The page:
Negligent Claims Handling

This may come as a surprise to many but here goes, — There is no such thing as “negligent claims handling” recognized by Texas courts.

This is re-stated by the U.S. District Court, Western District, Austin Division, in the case styled, Thomas G. Kezar and Sylvia Kezar v. State Farm Lloyds.

The Kezars home was damaged in a fire and they made a claim with their insurer, State Farm.  A lawsuit was eventually filed as a result of the claim.

The Kezars allege that State Farm provided them with an inadequate claims estimate; that State Farm failed to timely address damaged temporary roof coverings, causing more damage; and that State Farm delayed in responding t settlement communications.  The causes of action are for fraud, negligence, breach of contract, breach of duty of good faith and fair dealing, and unfair settlement practices.  There were further arguments about the appraisal process.  This a partial motion for summary judgement ruling in favor of State Farm.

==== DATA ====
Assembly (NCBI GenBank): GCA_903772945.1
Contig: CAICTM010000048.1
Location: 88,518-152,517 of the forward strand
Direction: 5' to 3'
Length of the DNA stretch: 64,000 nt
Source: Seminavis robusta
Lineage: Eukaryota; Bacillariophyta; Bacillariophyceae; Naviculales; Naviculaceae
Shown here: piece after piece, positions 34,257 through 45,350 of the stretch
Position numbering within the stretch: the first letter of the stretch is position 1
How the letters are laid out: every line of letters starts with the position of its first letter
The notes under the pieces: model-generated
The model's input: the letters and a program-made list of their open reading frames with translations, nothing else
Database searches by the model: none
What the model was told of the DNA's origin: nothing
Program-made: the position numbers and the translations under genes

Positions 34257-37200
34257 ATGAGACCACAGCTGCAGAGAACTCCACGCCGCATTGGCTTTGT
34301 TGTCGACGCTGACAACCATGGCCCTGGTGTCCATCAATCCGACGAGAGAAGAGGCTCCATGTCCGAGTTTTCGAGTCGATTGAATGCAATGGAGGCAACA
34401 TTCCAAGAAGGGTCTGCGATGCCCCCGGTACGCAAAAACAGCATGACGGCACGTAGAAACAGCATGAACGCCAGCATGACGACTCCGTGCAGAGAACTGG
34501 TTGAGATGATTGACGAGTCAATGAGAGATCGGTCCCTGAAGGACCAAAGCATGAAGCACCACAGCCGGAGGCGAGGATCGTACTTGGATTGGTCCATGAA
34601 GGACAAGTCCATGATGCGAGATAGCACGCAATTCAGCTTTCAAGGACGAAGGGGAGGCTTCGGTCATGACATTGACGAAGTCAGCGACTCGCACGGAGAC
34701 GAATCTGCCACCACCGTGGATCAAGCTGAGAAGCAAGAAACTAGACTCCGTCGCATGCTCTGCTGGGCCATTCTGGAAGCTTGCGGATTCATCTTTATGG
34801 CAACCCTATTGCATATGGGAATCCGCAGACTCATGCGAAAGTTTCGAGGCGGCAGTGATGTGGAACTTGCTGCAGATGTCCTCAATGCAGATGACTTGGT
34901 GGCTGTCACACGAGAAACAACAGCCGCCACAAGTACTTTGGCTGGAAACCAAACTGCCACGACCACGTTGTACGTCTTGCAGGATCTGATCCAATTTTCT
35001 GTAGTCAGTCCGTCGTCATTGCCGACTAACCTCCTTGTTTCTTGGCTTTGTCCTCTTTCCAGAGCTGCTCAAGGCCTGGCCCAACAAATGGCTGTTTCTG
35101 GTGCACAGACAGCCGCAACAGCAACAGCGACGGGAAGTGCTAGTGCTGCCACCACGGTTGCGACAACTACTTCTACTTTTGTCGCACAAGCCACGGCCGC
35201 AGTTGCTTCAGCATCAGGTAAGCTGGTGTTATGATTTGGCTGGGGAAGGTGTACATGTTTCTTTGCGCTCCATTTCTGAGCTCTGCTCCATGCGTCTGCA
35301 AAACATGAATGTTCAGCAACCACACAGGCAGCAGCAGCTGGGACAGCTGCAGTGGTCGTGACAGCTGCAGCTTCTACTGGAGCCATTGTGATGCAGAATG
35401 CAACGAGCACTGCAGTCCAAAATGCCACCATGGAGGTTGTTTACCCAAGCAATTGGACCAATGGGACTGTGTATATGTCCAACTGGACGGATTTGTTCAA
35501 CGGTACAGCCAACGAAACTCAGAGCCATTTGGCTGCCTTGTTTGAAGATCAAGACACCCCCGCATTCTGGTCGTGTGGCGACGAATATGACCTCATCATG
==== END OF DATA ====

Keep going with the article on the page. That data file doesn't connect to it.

State Farm had timely paid the appraisal award and thus, the Kezars were estopped by the appraisal award from maintaining a breach of contract cause of action against State Farm.

In the Kezars negligence claim, they allege State Farm breached its duty to “undertake a good faith effort to effectuate a prompt, fair, and equitable settlement of a claim when State Farm’s liability has become reasonably clear.”  State Farm points out that Texas law does not recognize a cause of action for negligent claim handling.  The Court agreed.  The United States Fifth Circuit stated in 1997, “Texas law does not recognize a cause of action for negligent claims handling.”  Thus, summary judgment is appropriate on this cause of action.

Other causes of action were discussed but the relevant point in this case is the re-stating that Texas does not recognize a cause of action for negligent claim handling.  It is important to realize however, that the Texas Insurance Code does a good job of allowing other causes of action that are as good, if not better, for pursuing an insurer who does not treat one of its insureds properly.